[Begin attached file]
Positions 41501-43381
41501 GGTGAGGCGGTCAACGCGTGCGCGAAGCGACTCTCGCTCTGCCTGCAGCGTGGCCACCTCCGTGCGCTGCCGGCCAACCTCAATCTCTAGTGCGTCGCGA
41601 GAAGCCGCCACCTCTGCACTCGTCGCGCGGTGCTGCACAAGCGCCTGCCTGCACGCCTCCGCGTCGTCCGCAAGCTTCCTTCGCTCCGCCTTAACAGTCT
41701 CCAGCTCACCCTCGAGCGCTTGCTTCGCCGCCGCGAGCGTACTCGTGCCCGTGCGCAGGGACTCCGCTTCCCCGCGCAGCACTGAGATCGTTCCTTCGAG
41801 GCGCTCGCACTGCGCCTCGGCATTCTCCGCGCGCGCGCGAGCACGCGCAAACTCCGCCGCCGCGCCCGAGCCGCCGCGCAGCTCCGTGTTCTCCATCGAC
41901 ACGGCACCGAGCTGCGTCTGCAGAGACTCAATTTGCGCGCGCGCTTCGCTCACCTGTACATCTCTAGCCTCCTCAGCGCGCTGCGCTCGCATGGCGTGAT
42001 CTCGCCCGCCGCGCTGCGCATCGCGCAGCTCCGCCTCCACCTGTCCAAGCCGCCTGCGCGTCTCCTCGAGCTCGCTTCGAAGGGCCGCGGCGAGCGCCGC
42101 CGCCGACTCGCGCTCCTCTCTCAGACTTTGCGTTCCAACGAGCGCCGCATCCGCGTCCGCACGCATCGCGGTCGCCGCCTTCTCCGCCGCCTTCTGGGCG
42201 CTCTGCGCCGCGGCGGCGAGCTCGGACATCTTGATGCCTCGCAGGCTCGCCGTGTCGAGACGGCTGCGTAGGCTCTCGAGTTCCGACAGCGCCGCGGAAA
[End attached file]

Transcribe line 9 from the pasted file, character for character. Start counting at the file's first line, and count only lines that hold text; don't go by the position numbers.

42201 CTCTGCGCCGCGGCGGCGAGCTCGGACATCTTGATGCCTCGCAGGCTCGCCGTGTCGAGACGGCTGCGTAGGCTCTCGAGTTCCGACAGCGCCGCGGAAA